Over a month after Google revealed its plans to expand the “AI First” accelerator program to Africa, the tech giant has now chosen the first batch of 11 African startups for this initiative.
These selected startups include three Nigerian companies: Famasi Africa, Izifin, and Vyz. Additionally, the chosen startups consist of Avalon Health from South Africa, Chatbots Africa from Ghana, Dial Afrika Inc from Kenya, Fastagger Inc from Kenya, Lengo AI from Senegal, Logistify AI from Uganda, Garri Logistics from Ethiopia, and Telliscope from Ethiopia.
A report by McKinsey Global Institute highlights that AI has the potential to increase Africa’s GDP to $1.3 trillion by 2030. Folarin Aiyegbusi, Google’s head of the startup ecosystem in Africa, emphasizes, “It has undeniable potential to provide solutions and boost economic prosperity. As we approach a technological renaissance, the role of AI in reshaping our world is becoming increasingly clear.”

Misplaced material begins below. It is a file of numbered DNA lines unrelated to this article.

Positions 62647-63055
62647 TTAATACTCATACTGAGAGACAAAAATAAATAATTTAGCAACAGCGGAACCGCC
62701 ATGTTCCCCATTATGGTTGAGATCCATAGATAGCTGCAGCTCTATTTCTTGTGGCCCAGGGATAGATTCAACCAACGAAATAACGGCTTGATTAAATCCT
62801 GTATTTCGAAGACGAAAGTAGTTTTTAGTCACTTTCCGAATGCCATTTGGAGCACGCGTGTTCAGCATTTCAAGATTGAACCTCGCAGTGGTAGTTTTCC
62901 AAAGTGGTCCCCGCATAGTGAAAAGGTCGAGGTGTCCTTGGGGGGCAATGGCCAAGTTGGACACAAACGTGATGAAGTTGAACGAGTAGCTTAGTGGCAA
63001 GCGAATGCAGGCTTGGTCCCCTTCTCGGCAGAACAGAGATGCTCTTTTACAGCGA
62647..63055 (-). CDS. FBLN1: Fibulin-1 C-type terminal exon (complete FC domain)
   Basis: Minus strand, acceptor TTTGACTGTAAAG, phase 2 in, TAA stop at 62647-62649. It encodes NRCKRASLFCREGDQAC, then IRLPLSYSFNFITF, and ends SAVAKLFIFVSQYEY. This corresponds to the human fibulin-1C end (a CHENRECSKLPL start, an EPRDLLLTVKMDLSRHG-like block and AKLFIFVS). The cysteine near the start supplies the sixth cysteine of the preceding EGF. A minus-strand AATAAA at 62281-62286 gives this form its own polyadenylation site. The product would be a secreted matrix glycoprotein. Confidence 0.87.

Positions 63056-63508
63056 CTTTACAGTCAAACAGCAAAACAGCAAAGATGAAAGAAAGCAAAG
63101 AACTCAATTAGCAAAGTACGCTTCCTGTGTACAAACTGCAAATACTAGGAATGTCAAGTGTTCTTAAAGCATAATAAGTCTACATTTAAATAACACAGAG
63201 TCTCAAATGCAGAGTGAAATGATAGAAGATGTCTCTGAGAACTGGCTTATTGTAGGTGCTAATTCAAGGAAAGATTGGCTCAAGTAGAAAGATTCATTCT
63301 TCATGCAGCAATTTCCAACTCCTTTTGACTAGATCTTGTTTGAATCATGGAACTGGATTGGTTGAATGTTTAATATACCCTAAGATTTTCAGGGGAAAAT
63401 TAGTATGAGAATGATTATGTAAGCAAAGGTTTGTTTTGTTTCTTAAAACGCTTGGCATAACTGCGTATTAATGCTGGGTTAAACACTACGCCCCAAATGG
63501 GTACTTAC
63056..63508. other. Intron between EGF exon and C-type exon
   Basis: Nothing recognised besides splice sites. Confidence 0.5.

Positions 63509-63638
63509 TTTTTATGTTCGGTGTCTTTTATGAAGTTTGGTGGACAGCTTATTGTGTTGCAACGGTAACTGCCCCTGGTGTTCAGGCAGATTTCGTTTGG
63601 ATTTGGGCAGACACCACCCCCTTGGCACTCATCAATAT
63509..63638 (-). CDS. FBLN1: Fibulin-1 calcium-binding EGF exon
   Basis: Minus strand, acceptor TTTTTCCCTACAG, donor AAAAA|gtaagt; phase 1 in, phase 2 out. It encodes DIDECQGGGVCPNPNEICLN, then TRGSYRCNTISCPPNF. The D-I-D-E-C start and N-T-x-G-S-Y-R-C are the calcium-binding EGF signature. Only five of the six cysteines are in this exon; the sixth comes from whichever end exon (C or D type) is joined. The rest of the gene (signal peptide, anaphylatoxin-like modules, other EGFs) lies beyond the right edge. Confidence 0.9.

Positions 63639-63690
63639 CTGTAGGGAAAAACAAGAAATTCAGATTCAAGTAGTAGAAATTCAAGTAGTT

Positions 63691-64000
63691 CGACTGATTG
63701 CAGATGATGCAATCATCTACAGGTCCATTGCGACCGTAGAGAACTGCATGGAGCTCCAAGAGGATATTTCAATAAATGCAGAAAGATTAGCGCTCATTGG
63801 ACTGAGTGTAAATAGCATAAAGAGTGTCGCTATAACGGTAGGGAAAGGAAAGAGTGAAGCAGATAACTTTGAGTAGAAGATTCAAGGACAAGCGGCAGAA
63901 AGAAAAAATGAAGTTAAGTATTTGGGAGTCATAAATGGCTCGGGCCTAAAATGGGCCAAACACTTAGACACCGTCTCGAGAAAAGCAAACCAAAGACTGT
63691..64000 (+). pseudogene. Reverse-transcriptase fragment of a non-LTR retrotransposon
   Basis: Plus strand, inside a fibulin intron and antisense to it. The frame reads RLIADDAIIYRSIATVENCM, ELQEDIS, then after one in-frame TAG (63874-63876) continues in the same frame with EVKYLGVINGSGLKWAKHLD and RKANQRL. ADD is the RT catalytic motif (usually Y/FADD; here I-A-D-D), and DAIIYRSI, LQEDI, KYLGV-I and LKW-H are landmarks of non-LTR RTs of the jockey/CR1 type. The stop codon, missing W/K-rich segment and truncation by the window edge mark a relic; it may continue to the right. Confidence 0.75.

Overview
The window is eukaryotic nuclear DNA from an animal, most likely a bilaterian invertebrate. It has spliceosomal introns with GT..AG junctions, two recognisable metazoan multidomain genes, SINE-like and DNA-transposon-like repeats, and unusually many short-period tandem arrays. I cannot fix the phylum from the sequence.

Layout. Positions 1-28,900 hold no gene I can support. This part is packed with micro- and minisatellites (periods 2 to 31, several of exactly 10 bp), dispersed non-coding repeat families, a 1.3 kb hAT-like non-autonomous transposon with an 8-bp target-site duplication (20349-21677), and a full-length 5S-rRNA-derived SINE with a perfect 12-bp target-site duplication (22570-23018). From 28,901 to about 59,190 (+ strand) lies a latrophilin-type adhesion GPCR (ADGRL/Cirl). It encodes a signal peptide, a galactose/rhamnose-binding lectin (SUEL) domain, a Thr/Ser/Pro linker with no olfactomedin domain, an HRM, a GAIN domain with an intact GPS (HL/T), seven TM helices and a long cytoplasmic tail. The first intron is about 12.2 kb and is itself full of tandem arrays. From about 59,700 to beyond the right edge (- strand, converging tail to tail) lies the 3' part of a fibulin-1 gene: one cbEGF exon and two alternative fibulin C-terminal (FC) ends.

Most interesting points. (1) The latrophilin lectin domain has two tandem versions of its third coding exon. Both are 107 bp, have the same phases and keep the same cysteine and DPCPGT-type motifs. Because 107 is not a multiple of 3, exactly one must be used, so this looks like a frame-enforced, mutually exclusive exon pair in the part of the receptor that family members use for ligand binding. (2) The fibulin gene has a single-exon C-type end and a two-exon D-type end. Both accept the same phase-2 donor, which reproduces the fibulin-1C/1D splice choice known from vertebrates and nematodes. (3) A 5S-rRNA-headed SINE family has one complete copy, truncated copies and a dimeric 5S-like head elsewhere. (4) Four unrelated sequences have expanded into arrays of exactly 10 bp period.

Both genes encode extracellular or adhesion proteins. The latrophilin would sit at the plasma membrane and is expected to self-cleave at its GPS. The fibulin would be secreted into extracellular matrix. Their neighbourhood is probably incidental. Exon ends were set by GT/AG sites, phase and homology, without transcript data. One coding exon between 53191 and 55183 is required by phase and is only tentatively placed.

Aiyegbusi notes that these 11 selected startups will embark on a 10-week accelerator program. They will not only gain from Google’s AI expertise but also receive $350,000 in Google Cloud Credits. Furthermore, the startups will have access to mentorship sessions, technical guidance, and networking opportunities, all aimed at enhancing their reach and impact.
Adeola Ayoola, co-founder of Famasi Africa, expresses confidence in their growth, stating, “With Google’s mentorship, we are confident of expanding our solutions, reaching more pharmacies, and ultimately improving healthcare outcomes.”
Aiyegbusi underscores the significance of the “AI First” program, stating, “It’s a testament to our belief in the vision of these startups, ensuring they have the support and guidance they need to realize their full potential.”
Despite the rapid evolution of the African tech ecosystem, investment in AI startups is still in its early stages. In the first half of this year, funding for the sector in Africa saw a 98% decline compared to H1 2022, according to BD Funding Tracker. Globally, AI funding dropped by 43% in Q1 2023 compared to the same period in the previous year, marking the lowest quarterly total since Q1 2018, as reported by CB Insights.